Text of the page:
Runner-up Nehro received a somewhat questionable ride. He was kept wide and without cover throughout while closer to the pace than expected, and was moved a bit prematurely turning for home. He didn't have the late burst he showed in the Arkansas Derby when attempting to put away Shackleford, but it may have been due to more than his trip. Three races in a short time period probably caught up with him, and he seemed to tire more than he should have despite hanging on for second. His connections will most likely regroup and wait for the Belmont, which is the correct course of action. I expect a fresh Nehro to deny Animal Kingdom's Triple Crown bid in New York if it gets that far. Mucho Macho Man ran his usual, solid race. He's a young, developing horse who is still growing into his oversized frame, but he gives the impression of a runner who will always find one or two better. It sounds as if he'll wait for the Belmont as well, which might make him another formidable obstacle for Animal Kingdom to overcome in June.

Shackleford ran a nice race as well--while the pace may have been slower than in previous years, he did all his running on the dead rail and dug in gamely in the lane. Classic distances are probably a bit beyond his best pedigree-wise, but he's obviously talented and could win at up to 10 furlongs under the right circumstances. Master of Hounds' late run was surprising considering the path he took into the Derby, but it will probably be a bit overrated going forward--he's the type who should have liked going that long, and may have simply outstayed some others. That's not to say he can't move forward, however, if he's given the proper preparation for a run in the Belmont. Favorite Dialed In is another whose Derby performance might be overrated by some. Yes, he began from hopelessly far back and covered his last quarter in a very speedy :23.79, but his run did not dispel the notion that he might be a closing miler--he didn't do enough early to offer up more clues. Dialed In ran a very similar race to his prior nine-furlong races from a speed and pace figure standpoint, and is yet to reproduce his exceptional Holy Bull performance. He'll be running for almost 10 times as much money as Animal Kingdom in the Preakness thanks to Magna's 5.5 Bonus, and he might get more pace in that affair, but I'm expecting another too little, too late-type run.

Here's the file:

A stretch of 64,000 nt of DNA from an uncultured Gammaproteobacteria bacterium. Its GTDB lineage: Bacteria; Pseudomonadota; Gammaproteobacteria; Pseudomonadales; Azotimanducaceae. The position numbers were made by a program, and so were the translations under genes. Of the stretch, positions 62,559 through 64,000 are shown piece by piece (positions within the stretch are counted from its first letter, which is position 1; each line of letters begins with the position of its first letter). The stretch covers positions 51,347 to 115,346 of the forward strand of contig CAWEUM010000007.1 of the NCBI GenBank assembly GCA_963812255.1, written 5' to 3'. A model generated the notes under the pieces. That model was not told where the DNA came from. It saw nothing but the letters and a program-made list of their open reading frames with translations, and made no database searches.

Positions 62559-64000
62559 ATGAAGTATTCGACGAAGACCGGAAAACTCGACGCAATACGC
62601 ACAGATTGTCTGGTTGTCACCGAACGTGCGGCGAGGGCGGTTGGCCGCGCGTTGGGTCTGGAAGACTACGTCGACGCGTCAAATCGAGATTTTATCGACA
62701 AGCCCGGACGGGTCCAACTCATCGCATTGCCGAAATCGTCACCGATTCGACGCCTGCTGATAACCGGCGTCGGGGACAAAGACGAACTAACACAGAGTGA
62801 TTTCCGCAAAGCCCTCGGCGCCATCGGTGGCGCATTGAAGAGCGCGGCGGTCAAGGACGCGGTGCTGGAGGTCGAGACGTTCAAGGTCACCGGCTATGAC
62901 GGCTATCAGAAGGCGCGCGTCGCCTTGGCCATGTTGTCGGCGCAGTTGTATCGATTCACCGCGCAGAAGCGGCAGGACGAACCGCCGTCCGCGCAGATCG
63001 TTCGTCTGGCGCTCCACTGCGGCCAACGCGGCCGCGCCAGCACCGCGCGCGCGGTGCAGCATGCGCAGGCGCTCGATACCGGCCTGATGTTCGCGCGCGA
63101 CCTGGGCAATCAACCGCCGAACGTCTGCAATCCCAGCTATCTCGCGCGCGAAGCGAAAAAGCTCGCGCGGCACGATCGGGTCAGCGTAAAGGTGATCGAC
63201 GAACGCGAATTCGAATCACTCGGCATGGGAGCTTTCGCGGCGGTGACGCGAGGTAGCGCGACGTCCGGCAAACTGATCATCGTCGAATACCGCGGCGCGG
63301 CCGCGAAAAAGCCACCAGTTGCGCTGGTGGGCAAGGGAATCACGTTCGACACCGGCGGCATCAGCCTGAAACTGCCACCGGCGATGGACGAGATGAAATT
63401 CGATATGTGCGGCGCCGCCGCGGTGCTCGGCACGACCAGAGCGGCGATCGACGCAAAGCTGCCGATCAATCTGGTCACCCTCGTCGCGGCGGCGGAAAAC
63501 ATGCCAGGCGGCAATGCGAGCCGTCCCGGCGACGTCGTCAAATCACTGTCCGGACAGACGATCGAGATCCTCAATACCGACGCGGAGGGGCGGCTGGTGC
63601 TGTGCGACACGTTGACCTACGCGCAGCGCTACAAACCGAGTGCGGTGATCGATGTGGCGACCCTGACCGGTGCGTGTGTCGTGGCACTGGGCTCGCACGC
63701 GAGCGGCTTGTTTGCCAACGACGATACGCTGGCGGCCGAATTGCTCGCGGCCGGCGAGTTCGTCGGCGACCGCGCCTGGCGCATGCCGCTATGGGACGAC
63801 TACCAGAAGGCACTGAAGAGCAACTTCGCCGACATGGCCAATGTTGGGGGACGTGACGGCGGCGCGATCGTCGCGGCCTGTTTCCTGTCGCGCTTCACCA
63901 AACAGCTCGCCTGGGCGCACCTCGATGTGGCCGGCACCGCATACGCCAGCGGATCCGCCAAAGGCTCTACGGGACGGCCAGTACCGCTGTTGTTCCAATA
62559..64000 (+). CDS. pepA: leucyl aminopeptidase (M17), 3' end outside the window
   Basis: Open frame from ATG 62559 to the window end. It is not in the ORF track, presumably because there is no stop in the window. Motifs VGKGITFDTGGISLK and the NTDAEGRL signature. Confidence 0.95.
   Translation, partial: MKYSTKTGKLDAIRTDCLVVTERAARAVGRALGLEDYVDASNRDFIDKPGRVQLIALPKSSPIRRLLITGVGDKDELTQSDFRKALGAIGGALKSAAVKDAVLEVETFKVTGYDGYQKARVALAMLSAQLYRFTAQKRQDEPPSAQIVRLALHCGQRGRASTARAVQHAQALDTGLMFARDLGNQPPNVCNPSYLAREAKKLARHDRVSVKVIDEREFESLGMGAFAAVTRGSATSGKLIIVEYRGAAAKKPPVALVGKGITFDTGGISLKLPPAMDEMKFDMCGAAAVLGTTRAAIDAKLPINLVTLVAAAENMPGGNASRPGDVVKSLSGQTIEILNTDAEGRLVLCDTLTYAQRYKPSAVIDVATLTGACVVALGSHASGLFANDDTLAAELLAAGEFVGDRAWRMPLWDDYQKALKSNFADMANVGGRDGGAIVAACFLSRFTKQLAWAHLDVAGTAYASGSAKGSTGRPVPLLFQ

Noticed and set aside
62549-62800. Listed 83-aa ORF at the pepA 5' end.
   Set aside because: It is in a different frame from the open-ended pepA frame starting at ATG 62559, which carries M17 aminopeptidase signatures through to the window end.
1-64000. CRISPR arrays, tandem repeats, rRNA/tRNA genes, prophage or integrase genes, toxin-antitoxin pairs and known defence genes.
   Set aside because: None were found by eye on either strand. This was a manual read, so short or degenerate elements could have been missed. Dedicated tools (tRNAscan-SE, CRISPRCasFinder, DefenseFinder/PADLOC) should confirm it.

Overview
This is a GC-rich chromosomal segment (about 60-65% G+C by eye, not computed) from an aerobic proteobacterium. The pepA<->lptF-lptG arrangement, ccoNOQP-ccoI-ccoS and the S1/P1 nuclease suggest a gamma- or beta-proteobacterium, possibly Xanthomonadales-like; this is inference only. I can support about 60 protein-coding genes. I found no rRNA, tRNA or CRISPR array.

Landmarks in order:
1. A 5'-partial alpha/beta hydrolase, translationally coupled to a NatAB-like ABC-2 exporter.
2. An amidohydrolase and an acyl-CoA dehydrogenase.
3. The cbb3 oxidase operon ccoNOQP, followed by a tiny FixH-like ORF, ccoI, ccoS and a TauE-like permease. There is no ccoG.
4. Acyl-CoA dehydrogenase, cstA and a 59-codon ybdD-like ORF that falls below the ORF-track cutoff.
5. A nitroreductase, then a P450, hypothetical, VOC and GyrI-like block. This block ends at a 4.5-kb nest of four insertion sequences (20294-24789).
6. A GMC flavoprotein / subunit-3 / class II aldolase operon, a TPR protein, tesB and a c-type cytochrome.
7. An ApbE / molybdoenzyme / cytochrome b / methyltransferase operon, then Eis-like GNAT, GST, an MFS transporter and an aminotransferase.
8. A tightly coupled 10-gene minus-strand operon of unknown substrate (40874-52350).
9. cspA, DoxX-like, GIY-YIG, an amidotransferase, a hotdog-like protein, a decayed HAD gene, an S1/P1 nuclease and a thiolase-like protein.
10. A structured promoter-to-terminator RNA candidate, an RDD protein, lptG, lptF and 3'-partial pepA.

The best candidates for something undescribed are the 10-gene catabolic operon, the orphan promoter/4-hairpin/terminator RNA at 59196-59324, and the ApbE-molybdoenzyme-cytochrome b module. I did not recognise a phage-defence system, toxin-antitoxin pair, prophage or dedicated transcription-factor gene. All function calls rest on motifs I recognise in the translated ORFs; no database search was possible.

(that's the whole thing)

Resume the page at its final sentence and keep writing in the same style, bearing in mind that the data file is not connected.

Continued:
On a more general note, an interesting trend seems to be developing in Kentucky Derby betting. There has been a compression in odds of the highest priced runners in the past two years--I call it the "Mine That Bird Effect." Not a single runner in 2010 or 2011 went off at odds of 40-1 or higher, but there was an average of 5.6 runners at 40-1+ in Mine That Bird's Derby and the eight before it. This can probably be attributed to several factors. For one, Mine That Bird's Derby performance seemed to come so much from out of the blue (more than Giacomo's, which can be chalked up to a blistering pace) that bettors may be more hesitant to toss even the most outmatched-on-paper runners now. And, probably more so, the overall weakness and inseparability of members of this crop (and maybe to a lesser extent last year's crop) has caused tote support to be less concentrated. There's a perception that there aren't any standouts and that anybody can win. That's not true--and a number of the least likely horses went off at about half of the price that they should have. Not to mention the crazy action that Pants on Fire and Twice the Appeal took because of their riders--their actual win odds were each at least three times what the tote reflected.


LM said...

Still keeping faith in my boy Dialed In, but you'd have to think there needs to be a change in strategy for the Preakness--being that far back (and as far back as he was in the Florida Derby, too) will compromise him not only at Pimlico, but also for the rest of his career, really. Not everyone can be Zenyatta.

During the week had called Mucho Macho Man arguably the best-looking of the Derby horses, but Shackleford might well give him a run for his money. Brilliant-looking animal.

Good stuff, BD.

TDN Staff Blog said...

Thanks, Lucas. . . I think very highly of Dialed In--it's hard to really knock his Holy Bull. Just get the impression that he doesn't have the same late kick in the longer races. . .

- Brian